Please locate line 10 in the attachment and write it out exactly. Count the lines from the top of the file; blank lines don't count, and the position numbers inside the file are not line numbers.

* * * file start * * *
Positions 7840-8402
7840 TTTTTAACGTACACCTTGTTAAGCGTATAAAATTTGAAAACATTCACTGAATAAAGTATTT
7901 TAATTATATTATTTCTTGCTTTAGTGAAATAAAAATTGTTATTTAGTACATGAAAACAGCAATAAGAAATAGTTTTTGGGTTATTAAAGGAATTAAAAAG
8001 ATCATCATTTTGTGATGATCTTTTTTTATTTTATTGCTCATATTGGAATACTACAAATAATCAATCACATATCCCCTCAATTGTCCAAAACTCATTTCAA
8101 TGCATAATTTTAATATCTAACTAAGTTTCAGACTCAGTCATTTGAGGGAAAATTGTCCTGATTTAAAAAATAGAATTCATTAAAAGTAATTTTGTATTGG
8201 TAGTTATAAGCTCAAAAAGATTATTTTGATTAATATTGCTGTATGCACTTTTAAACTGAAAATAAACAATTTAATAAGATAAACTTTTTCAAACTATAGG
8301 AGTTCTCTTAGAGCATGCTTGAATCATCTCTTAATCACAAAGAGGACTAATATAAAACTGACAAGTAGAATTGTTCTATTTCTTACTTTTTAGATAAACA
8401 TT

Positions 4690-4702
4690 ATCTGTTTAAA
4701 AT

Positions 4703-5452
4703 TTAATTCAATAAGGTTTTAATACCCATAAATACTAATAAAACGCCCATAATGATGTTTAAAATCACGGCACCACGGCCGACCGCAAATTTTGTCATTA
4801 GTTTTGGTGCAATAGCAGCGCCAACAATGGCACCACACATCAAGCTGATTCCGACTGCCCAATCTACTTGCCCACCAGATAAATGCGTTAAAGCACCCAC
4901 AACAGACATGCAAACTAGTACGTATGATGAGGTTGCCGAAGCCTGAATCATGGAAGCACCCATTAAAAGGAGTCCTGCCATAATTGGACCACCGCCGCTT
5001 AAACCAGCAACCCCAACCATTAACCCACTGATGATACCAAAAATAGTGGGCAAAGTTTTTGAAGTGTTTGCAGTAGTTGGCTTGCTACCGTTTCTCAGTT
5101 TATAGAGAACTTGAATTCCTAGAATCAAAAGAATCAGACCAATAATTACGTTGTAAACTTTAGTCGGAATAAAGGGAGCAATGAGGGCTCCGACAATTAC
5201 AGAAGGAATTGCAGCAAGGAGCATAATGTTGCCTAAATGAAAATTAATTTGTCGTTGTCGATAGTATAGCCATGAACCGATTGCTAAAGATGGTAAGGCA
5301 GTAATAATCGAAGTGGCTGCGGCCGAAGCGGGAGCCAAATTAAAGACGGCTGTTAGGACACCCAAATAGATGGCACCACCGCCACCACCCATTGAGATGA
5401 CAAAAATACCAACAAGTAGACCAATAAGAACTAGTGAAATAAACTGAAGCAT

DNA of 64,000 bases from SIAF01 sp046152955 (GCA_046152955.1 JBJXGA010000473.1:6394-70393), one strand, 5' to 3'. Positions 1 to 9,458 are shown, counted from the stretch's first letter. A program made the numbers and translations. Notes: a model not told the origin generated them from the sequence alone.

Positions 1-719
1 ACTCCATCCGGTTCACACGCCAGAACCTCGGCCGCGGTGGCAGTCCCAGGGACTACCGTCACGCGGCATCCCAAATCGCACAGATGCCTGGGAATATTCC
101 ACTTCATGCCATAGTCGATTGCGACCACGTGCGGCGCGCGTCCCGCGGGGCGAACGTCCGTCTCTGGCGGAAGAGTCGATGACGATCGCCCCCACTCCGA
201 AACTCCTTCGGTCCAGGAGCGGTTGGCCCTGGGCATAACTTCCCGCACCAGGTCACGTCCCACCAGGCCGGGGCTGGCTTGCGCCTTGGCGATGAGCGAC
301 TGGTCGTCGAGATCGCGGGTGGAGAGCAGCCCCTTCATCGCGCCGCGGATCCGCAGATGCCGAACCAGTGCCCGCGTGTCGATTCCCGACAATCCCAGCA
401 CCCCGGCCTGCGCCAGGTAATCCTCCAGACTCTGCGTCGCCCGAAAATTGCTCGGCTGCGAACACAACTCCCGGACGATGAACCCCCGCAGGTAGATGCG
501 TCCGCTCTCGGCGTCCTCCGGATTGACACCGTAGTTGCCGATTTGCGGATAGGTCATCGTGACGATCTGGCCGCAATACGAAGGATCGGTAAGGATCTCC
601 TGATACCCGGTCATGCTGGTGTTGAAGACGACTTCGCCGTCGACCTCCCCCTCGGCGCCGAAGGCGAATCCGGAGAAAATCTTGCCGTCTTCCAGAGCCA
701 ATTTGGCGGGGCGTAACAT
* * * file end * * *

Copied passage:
4690 ATCTGTTTAAA